If she likes fairies, there's a series by Kiki Thorpe set in Neverland, with human girls visiting the fairies there. The first book is called In a Blink. My daughter got the first one at our school's book fair when she was in 2nd or 3rd grade. She has at least 15 of them now. 

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Peaches-n-Beans
8 hours ago, thoughtful said:

So, this brings up another fun question - what are everyone's experiences with reading something aimed at an age much younger or older than you were at the time (or are now), or other people giving you the "You're reading that? At your age?" reaction?

Never from my parents, my mom let us read pretty much anything and assumed we wouldn't understand if it was too mature (And she was right I was 20 before I realized there was a lot of graphic sex in "It") my dad is well read but in a different way then my mom so I think a lot of the time my sister and I were reading things that were "too mature" he hadn't read them and didn't know they were too mature. 

My grandmother on the other hand, well basically she was a 4th grade teacher from the midwest and though she had never read 90% of the things I read she used to comment on everything. "Harry Potter" "Percy Jackson" anything Stephen King (Which okay was completely fair I should not have had a small library of stephen king at 12) basically if it wasn't perceived as "Christian" we got a comment. 

EDIT: Okay old yeller scarred me for life. I read it when I was about nine and ever since then Rabies has been on the top of my worst fear list. It's completely irrational I know, but when I used to feed a colony of feral cats I carried around a can of green beans to throw at rabid foxes. Yes there were rabid foxes, several of my fellow colony feeders had seen them and that was enough for me.

Edited by Peaches-n-Beans

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thoughtful
11 minutes ago, Peaches-n-Beans said:

I carried around a can of green beans to throw at rabid foxes

Well, now we are back on-topic! Jill would say that a green been can is a great weapon, since Satan is in there!

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Meh
Evangeline
37 minutes ago, Peaches-n-Beans said:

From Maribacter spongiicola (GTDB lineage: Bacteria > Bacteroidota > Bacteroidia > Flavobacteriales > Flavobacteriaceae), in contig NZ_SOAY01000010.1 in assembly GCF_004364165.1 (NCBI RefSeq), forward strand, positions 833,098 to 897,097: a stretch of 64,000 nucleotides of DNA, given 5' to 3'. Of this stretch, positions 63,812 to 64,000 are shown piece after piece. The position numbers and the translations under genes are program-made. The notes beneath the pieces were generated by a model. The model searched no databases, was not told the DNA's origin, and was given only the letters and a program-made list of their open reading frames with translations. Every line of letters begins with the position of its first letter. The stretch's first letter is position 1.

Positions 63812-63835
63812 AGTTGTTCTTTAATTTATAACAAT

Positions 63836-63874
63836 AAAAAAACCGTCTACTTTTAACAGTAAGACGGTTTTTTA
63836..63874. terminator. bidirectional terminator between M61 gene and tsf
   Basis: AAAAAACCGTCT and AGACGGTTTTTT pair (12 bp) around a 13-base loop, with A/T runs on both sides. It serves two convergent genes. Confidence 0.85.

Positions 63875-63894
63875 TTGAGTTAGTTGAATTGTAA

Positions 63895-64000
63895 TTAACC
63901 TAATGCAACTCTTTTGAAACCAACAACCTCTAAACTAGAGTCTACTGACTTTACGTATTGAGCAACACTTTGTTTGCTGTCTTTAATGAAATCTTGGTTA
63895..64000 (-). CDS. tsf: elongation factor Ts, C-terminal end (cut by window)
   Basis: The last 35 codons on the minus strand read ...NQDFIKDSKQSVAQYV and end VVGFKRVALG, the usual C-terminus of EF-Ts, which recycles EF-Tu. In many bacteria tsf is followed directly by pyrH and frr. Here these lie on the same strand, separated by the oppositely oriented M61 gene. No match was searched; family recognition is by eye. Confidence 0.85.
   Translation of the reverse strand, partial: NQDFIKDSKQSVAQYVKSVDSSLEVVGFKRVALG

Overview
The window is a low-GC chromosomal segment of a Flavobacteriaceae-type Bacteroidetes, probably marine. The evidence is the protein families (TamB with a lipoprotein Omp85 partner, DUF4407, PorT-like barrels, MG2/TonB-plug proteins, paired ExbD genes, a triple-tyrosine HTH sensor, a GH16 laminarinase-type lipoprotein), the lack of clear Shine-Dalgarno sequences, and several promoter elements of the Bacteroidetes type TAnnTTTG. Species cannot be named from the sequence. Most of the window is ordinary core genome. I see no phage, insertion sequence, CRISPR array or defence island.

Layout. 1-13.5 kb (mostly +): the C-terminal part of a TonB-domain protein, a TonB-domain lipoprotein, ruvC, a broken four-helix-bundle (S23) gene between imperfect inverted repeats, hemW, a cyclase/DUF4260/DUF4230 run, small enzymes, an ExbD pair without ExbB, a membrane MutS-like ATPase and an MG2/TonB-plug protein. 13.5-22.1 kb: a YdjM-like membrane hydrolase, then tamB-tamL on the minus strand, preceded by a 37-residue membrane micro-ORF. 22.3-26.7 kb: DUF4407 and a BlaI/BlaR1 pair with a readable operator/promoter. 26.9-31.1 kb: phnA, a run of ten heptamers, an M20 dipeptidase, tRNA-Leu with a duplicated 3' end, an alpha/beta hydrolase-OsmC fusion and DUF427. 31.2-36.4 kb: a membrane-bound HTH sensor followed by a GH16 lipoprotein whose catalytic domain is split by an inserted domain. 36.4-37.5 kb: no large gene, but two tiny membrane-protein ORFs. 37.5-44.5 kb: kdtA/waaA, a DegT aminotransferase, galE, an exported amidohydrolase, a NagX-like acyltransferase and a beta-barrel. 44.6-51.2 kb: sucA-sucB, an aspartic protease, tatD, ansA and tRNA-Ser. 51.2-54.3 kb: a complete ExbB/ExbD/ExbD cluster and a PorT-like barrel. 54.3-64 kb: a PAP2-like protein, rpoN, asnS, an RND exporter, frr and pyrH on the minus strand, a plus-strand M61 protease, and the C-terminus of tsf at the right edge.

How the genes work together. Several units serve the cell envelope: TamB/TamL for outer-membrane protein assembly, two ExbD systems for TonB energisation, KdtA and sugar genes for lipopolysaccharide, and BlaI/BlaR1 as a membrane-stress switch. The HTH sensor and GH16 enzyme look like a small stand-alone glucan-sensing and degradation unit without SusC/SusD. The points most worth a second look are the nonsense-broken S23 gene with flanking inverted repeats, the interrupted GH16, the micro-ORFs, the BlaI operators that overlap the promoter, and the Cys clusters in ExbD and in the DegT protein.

I carried around a can of green beans to throw at rabid foxes. Yes there were rabid foxes, several of my fellow colony feeders had seen them and that was enough for me.

300 pages of YA book drift and we come full circle back to Jill. 

Well done, folks, well done. 

Jill, we just can't quit you! 

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Wine time!
Spanger

There were no books I was FORBIDDEN to read.  There were a few books I’d see my mom reading and be curious about, that she either told me I should wait until I was older, or talk to her about it while I read them- off the top of my head, it was “Memoirs of a Geisha,” “She’s Come Undone” and “I Know Why the Caged Bird Sings.”  The only one I pushed to read ASAP was She’s Come Undone (I liked the cover!).  I don’t think I really absorbed the scenes she was most worried about me reading, but I also didn’t finish the book the first time I tried to read it.  Now that I’m older I think the connection was she wanted to talk to me about books with non-consensual sex, which makes sense, and I’m glad I wasn’t banned from them.

My parents really let me and my sister have free reign.  Honestly, disappearing into books was the only thing we all had in common with eachother, lol.  But going to the library with my dad and little sister every week was SUCH a huge part of my childhood.  My dad once told me the one of the things that made him love my mom was that she actually read books- (that and my older half brother, not my dad’s bio-kid, but my dad loved HIM as much as he loved my mom.  My dad was a catch, I guess!)

Anyway- if I could call out one book I maybe wish I’d been banned from- I wish I hadn’t encountered “IT” as young as I did.  There was a certain scene with a toothless old homeless man trying to earn a dime that scarred me deeply- even though I re-read it like 7 times when I came across it.  The clown was fine by me, and overall the book was not ‘too scary’- just not the right literary tid-bit to come across at the time I did.

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Waffle Time
mango_fandango

I was never forbidden any books either. My tastes (when younger) were not really what could be perceived as “dodgy”, though.

I never much liked “teen” books because they were aaaallllll about romance/snagging “the guy”; I know relationships are often a big “thing” for teens but they were all pretty much the same old story. I also had no interest in boys at all at that age; I’m straight, it was just a case of boys not really crossing my radar. I’ve not read (much) chick lit either; I’ve flicked through some at the charity shop I volunteer for and they are also very formulaic. They’re mostly set in England, although I imagine American chick-lit is similar. 

One thing I did read that was outside of my usual range was Brave New World (Aldous Huxley). I’d read 1984 for school and found it pretty interesting, and knew that Brave New World is also a well-known dystopian book. I have also read some more YA-oriented dystopian books — more samey plots — but not Hunger Games although I know the general story through googling.